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    It is much harder to sell a short story collection, even with linked or connected stories, than a novel. If you plan to try and publish this, I would stick with the novel approach. To sell a short story collection, the author has usually already sold and/or published several of the stories to well-known venues. No matter which way you go, I think the characters should be more important than the setting. I have read books where the setting almost seems like a character itself, but, still, the characters are what made it a good story.
     
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  6. xanadu
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    xanadu Contributing Member Contributor

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    Good point to mention. Of course, just because the short stories are linked doesn't mean they have to be sold as a collection, as long as they can stand on their own.

    This is key, though. As a reader, you relate to characters. They're what drive the emotion in the story, which gets the reader invested.
     
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  7. NeeNee
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    NeeNee Member

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    My son suggested that I have the main character reading old newspaper clippings to get the information or to have a medium or ghost hunter interviewing the ghosts of the cemetery and have them tell their stories that way.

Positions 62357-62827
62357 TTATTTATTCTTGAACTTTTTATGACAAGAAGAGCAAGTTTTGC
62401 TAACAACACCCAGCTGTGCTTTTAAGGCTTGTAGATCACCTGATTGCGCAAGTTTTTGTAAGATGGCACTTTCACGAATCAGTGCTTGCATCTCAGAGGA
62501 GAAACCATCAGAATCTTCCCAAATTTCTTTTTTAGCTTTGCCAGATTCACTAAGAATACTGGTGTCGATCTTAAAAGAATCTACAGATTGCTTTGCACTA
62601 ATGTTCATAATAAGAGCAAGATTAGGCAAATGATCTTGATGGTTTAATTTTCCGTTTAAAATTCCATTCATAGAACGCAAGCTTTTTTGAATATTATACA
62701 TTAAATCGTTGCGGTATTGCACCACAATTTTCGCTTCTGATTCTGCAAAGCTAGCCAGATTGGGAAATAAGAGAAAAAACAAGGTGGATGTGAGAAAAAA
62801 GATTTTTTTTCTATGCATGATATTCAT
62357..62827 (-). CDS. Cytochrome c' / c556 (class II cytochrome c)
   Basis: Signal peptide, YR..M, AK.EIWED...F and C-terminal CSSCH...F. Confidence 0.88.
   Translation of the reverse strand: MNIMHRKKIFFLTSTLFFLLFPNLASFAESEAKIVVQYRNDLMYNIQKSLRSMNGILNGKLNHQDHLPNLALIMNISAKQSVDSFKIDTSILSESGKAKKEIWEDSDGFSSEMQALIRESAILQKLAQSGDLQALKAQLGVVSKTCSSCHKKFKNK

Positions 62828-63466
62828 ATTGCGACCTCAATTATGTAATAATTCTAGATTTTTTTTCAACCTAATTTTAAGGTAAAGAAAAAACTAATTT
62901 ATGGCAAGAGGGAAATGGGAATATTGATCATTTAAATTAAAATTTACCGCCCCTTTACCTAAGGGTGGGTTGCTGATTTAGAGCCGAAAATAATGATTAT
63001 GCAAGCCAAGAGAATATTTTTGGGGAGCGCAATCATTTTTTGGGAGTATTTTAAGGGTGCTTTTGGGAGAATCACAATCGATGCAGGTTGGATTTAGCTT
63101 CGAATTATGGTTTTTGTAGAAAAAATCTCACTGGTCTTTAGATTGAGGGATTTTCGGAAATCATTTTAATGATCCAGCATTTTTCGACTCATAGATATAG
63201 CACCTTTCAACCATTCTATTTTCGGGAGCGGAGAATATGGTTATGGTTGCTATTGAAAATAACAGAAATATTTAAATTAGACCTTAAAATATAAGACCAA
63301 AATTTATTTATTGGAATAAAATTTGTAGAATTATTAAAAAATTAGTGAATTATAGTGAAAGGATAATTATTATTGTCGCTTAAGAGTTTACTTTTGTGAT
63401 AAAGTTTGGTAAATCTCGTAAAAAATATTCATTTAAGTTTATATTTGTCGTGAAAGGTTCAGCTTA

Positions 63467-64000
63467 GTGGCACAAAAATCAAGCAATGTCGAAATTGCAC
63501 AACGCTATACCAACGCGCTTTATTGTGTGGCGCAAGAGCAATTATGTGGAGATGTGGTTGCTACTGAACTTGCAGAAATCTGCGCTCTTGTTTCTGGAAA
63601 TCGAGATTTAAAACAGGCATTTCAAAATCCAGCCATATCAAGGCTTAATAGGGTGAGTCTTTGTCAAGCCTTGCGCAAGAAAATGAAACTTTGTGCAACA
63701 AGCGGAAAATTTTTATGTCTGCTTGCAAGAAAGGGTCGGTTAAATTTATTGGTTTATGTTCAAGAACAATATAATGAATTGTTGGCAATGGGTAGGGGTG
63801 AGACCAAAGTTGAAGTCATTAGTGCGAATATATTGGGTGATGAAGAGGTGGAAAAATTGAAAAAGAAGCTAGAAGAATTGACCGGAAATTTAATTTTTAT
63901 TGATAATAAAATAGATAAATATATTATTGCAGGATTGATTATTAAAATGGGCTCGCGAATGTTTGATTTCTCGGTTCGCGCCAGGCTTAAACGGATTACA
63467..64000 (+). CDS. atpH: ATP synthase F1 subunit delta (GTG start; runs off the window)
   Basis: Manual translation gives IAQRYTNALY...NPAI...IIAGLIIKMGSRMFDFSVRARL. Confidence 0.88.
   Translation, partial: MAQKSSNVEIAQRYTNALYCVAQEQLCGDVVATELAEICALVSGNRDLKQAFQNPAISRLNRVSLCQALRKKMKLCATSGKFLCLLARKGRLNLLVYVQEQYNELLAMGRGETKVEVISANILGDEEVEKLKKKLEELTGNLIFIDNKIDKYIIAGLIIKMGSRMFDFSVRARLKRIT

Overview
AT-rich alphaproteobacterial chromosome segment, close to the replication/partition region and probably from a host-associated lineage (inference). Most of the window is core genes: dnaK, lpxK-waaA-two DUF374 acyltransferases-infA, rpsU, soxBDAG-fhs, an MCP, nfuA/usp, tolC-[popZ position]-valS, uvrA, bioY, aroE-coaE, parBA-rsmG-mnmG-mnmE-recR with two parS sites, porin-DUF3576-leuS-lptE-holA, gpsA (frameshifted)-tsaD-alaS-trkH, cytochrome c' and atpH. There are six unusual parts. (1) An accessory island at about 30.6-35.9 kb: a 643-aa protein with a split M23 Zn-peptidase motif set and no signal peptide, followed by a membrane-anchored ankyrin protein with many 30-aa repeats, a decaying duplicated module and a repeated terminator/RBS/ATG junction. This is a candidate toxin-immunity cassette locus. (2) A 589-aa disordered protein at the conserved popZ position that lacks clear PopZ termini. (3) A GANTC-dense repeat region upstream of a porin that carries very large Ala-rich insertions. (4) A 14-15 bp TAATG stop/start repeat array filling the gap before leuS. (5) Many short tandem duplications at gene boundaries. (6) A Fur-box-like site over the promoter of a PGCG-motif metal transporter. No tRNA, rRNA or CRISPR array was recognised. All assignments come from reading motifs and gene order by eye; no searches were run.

I haven't worked out yet how the stories will be linked beyond the fact they will all be the same location, just different decades.
     
  8. hawls
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    hawls Active Member

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    You don't need to have central characters. However, I think most readers would prefer it.

    It's kind of hard to relate to the every day struggles and misadventures of an inanimate object. Even The Secret Garden was less about the garden and more about the children visiting it.

    Your setting sounds amazing. Now think about the kind of person who might want to visit/explore it. Then think about what that person might discover. What does that discovery lead to?
     
  9. tonguetied
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    tonguetied Contributing Member Contributor

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    Ahh, "Tales From the Crypt" will be reborn.

    It might be interesting to use an object as a character, such as a particular grave site has caused other deaths, worker falls into the hole on their shovel (are there female grave diggers?), during a flood the casket pops out and clobbers some live flood victims, a visitor sees their name on the headstone which leads to stupid actions and eventual death, grave robbers dig it up only to get some terrible disease (love those old Egyptian tomb stories), a metal urn poisons the local water supply (okay a big stretch, maybe it is laced with plutonium), the list could go on but I can see where breathing life into these stories might be difficult. However that house placed over an ancient alien burial ground/crash site should produce some good ghost stories.